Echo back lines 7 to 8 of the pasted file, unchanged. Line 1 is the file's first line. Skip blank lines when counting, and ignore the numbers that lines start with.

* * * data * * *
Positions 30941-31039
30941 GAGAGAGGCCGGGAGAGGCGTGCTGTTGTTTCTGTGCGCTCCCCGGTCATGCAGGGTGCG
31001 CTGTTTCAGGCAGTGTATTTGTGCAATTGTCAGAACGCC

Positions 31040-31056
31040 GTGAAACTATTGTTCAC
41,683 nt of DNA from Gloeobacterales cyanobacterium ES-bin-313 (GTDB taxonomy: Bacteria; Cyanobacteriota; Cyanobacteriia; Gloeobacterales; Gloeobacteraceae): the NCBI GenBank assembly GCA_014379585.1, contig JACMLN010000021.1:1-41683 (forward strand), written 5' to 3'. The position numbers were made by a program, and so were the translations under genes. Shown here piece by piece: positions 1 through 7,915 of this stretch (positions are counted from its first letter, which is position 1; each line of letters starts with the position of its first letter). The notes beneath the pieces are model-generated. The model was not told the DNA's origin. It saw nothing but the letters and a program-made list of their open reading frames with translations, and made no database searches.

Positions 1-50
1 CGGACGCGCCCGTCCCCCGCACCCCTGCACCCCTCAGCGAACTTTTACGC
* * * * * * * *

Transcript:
Positions 1-50
1 CGGACGCGCCCGTCCCCCGCACCCCTGCACCCCTCAGCGAACTTTTACGC